Next up were the full stack projects, and although they might have been possible to build using some of the backend templating stuff I’d learned with Node, I realised that I needed to learn React before I even attempted any of them. After gaining so much from Stephen Grider’s Mongo course (I’m not affiliated with him, I promise!), and knowing that he has React/Redux courses available on Udemy, I took the plunge and bought both his introductory and advanced React courses when they were on sale. I’m not going to lie, it took me nearly a month to finish both of them, and it was a struggle to stay motivated while watching hours and hours of tutorials and coding along… but I learned SO much from them. It was also where I got my first taste of ES6, which he bundles in withe first course. The URLs are here and here, by the way. Learning things like authentication (Passport, password salting and hashing, etc), the proper Redux flow and bunch of other things would have been so laborious without those courses that I’d rather not think about it.

After that it was just a case of combining my new React knowledge with the backend stuff I’d previously done to get the full stack apps built. Each one took at least two weeks to finish, but the most important thing was that I improved with every app that I build- I learned how to handle errors better, how to handle my API calls better, how to write better Redux actions, how to write more comprehensive backend tests, and so on. This was probably the point at which I noticed myself becoming a much better coder. I was learning from my mistakes, improving on the good stuff I’d done, and getting rid of some of the more cumbersome approaches I was taking.

If you want a decent entry-level developer job, not just working with HTML, CSS and jQuery, then the full stack projects are the absolutely necessary IMO. The data visualisation stuff doesn’t give you enough practice to be able to use React in a professional capacity, but the full stack projects are definitely adequate.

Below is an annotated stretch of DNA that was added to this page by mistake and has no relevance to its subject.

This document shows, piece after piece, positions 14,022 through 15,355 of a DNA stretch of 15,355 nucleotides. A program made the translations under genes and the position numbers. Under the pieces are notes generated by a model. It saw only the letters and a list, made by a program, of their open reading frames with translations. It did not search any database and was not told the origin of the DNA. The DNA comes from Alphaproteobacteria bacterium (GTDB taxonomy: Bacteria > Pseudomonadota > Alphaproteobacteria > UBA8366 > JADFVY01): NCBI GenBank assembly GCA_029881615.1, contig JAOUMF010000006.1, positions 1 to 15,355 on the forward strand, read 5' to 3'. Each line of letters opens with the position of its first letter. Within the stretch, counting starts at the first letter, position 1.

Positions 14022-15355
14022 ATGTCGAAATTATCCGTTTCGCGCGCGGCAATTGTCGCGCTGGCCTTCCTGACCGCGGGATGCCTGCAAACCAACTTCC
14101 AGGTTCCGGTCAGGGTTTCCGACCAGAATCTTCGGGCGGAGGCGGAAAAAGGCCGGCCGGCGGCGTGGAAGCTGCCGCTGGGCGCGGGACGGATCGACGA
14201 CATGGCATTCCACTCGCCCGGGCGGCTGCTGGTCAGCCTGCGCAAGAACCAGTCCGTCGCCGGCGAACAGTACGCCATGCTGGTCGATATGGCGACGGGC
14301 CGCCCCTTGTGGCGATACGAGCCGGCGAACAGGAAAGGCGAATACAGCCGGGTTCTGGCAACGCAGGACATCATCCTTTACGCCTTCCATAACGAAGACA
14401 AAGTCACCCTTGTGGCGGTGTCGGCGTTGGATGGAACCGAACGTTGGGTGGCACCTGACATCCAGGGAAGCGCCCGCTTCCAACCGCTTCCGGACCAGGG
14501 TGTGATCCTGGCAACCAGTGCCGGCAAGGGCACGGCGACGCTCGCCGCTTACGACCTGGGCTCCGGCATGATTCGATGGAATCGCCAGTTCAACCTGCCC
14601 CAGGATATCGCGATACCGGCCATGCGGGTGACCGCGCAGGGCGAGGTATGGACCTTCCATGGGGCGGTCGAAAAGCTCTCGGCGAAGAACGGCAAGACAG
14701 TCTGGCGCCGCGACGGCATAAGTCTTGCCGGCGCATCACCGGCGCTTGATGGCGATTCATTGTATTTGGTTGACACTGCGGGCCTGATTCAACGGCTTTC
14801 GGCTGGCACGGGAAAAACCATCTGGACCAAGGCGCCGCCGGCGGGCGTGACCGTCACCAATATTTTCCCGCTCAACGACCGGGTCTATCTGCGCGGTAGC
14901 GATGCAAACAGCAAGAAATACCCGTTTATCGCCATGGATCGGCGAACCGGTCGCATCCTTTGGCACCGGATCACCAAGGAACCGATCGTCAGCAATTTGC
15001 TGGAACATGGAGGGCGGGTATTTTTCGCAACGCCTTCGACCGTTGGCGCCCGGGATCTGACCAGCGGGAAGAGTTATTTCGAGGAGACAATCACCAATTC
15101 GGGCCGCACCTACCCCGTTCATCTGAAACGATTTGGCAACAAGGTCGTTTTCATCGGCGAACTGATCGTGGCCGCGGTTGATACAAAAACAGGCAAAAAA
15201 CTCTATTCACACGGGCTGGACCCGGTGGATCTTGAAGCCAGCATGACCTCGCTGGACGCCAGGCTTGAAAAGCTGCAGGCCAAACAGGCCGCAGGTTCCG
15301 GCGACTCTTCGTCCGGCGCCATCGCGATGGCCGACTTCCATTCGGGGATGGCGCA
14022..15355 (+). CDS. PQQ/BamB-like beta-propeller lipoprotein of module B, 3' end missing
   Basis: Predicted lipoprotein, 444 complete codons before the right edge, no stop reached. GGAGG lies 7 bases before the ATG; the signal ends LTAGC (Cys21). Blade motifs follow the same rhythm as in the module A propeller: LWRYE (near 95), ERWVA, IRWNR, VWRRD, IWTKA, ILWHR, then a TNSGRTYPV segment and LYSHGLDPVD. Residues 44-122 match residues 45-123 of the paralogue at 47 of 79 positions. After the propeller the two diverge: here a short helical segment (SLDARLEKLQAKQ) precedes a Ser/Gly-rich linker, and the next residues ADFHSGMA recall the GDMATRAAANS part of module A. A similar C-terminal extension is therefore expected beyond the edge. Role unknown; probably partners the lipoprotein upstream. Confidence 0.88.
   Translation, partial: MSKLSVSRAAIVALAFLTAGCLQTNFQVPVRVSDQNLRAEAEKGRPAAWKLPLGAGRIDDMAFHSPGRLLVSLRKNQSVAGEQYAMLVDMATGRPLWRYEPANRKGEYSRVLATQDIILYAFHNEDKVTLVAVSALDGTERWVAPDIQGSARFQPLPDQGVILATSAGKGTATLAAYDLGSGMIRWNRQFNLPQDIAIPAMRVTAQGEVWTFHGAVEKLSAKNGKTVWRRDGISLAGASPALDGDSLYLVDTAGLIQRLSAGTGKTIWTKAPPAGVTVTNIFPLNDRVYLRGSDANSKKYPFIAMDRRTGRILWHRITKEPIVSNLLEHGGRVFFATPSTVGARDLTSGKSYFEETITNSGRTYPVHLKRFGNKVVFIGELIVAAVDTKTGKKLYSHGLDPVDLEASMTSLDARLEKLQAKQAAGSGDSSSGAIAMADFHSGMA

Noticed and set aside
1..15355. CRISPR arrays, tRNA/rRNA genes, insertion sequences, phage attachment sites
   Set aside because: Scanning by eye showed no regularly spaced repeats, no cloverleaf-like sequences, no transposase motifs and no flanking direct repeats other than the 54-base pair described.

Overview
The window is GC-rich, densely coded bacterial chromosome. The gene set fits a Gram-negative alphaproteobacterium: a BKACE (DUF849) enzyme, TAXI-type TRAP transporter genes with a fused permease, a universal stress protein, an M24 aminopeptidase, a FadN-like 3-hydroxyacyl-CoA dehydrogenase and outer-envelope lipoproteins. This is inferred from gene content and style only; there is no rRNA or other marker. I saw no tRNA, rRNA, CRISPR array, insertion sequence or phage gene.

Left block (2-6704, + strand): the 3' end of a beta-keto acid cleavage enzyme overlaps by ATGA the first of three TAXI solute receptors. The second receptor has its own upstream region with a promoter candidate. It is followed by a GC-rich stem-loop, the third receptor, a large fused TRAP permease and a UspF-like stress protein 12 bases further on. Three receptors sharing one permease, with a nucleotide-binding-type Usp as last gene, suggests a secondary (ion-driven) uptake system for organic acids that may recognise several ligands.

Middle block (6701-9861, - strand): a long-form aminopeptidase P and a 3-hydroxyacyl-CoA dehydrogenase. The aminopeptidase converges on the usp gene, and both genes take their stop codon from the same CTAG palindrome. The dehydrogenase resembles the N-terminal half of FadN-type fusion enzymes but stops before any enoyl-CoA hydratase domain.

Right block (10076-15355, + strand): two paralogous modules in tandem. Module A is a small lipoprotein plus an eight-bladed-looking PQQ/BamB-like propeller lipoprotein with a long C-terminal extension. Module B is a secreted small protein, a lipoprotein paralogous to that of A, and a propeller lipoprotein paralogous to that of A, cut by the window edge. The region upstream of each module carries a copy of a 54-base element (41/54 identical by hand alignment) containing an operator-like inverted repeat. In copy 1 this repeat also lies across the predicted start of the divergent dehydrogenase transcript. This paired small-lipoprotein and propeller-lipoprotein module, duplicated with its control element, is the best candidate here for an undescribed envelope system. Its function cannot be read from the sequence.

After finishing the full stack projects, and already armed with React knowledge and lots of practice under my belt, the React projects in the data viz section were a breeze to build. I was dreading getting to the dungeon crawler game in particular throughout the FCC curriculum, because it looked like it was going to be really hard, but it was fun to make, and only took a few days. The D3 stuff was fairly simple as well, as there really isn’t very much to learn with D3.

And that was that, all cert’s completed! From my first challenge on FCC to gaining the final cert took 7 months in total, and I can’t tell you how helpful this site really was. It’s actually building stuff that forces you to improve you as a developer - having to learn something is all well and good, but until you can implement it yourself and demonstrate that multiple times, then it’s worthless, really. The projects on here and the user stories that need to be satisfied are definitely what turned me from a novice coder into one that was ready to start looking for software developer jobs.

I was definitely job ready after completing the curriculum, probably across the entire stack, and it’s only through personal circumstance that I didn’t start looking for jobs immediately after finishing last May. I’d been living in South Korea since 2011, and was due to get married and move back to the UK at the end of 2017, so held off looking for jobs until then. It was quite weird once I’d finished, and I remember thinking, “what the hell am I supposed to make now?”. In the meantime, I learned some Golang and built some of the FCC API projects with Python, built all of the FCC beta projects out of sheer coding boredom then picked up React Native (again, some of Stephen Grider’s courses) and built a nice full stack mobile app using it. By the time I’d done all that another 5 months had passed and it was time to move back to the UK after 6 years abroad.

I got lucky with my first position in that I contacted an old university friend who was working as a senior JavaScript developer and told him that I was moving back to the UK, sent over my Github profile and asked him for job hunting advice. He took a look at some of my projects, and got back to me to say that there was a React developer position open at the place he was working, albeit only on a short term basis. Obviously, I immediately accepted.

I was pretty apprehensive about starting my first dev job because my Git skills weren’t great (had never collaborated on a project, really) and wasn’t sure how many gaps there were in my knowledge. I didn’t know how good (or bad) I actually was, or if I’d have to have my hand held. It turns out that there was nothing to worry about - the three certificates here had prepared me more than well enough for the job, and I was soon offered a permanent position.